Svante Pääbo has been awarded the 2022 Nobel Prize in Physiology or Medicine for ‘his discoveries concerning the genomes of extinct hominins and human evolution’, which means his work helped better understand how we, human beings, have evolved.
The secretary of the Nobel Committee Thomas Perlmann announced the winner on Monday at the Karolinska Institute in Stockholm, Sweden.
The award for medicine is the first to be announced, kicking off a week of Nobel Prize announcements. On Tuesday, the Nobel Prize winner for achievements in the field of Physics will be announced followed by Chemistry on Wednesday and Literature on Thursday. The Nobel Peace Prize will be announced on Friday followed by the Nobel Prize for Economics on October 10.
The Nobel Prize for Medicine was awarded to David Julius and Ardem Patapoutian in 2021 for their discoveries into how the human body perceives temperature and touch.
BREAKING NEWS: The 2022 #NobelPrize in Physiology or Medicine has been awarded to Svante Pääbo “for his discoveries concerning the genomes of extinct hominins and human evolution.” pic.twitter.com/fGFYYnCO6J— The Nobel Prize (@NobelPrize) October 3, 2022
Born in Stockholm, Sweden in 1955, Paabo worked on his Nobel Prize winning research project at the University of Munich and at the Max Planck Institute for Evolutionary Anthropology in Leipzig, Germany, the Deutsche Welle said in a report.
The Swedish researcher sequenced the genome of the Neanderthal and also discovered the previously unknown hominin Denisova and his work pointed out the changes which differentiated us from our closest cousins.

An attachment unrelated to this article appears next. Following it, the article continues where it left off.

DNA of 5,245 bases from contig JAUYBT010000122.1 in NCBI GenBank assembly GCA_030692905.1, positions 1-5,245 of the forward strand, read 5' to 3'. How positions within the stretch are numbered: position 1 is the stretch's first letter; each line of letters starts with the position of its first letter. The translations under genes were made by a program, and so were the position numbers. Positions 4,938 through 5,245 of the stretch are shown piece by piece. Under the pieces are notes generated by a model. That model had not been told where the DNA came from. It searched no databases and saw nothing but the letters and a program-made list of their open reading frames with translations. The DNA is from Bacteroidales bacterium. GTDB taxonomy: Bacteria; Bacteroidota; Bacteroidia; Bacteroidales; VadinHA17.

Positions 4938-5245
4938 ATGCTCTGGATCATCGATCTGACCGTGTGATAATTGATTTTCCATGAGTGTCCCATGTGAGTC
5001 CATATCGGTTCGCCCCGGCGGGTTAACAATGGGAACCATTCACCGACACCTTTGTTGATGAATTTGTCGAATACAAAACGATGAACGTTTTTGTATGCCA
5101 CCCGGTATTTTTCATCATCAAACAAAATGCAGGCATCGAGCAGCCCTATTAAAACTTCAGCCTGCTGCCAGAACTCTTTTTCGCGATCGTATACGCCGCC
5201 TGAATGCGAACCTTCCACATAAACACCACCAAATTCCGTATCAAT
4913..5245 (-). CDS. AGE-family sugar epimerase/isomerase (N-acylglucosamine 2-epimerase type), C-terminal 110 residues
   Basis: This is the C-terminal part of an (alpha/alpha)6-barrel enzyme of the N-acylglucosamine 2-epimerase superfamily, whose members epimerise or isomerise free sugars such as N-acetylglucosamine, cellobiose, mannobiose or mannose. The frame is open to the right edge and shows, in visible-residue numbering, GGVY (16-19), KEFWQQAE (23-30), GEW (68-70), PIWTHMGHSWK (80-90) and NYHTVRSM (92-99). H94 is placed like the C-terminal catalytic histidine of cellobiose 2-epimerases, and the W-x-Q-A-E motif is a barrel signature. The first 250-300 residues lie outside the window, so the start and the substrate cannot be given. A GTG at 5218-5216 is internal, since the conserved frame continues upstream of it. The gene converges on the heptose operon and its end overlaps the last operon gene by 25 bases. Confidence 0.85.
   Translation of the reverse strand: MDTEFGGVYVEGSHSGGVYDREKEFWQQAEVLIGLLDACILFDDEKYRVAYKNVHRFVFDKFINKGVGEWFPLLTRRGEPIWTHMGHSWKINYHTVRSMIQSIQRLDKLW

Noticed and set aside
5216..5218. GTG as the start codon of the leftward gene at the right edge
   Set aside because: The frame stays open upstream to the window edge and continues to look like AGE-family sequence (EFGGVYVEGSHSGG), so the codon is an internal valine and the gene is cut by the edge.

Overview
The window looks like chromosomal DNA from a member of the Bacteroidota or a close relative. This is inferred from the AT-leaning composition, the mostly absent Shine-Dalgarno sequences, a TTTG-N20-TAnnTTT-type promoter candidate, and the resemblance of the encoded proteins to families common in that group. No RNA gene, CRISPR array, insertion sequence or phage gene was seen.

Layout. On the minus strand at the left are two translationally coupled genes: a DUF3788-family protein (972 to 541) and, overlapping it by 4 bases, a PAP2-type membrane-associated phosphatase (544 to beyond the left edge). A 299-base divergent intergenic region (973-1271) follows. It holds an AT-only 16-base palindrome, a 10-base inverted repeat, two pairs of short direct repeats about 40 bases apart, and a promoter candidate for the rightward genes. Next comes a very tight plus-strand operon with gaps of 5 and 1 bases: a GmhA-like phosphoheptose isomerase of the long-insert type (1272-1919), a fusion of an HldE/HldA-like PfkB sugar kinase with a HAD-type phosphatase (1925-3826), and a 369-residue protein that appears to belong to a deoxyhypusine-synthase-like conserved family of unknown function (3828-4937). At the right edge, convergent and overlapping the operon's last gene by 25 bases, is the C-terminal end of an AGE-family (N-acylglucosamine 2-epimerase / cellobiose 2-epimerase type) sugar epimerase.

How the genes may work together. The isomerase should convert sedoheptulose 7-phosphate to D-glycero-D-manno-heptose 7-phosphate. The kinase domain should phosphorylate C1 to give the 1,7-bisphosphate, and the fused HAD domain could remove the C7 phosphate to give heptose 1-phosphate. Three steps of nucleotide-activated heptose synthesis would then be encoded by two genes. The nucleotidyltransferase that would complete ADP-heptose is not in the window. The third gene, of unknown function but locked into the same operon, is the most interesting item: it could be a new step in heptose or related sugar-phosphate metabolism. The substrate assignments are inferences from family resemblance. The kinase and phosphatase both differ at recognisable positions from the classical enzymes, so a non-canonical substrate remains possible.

Pääbo discovered a previously unknown hominin, which was given the name Denisova, after a 40,000-year-old fragment from a finger bone was discovered in the Denisova cave in the southern part of Siberia in 2008. Paabo’s team sequenced the exceptionally well-preserved DNA found in the bone.
By revealing genetic differences that distinguish all living humans from extinct hominins, his discoveries provide the basis for exploring what makes us uniquely human", the Nobel committee said after awarding Paabo.
“Pääbo’s discoveries have generated new understanding of our evolutionary history," the Committee further added in a press release.
The Swedish researcher is also credited with discovering an entirely new scientific discipline called paleogenomics. His discoveries have made it possible for us to understand that archaic gene sequences from our extinct relatives have influenced our own physiology.
Pääbo’s seminal work also helped identify genetic differences between Homo sapiens and our closest extinct relatives, before that those differences were relatively unknown.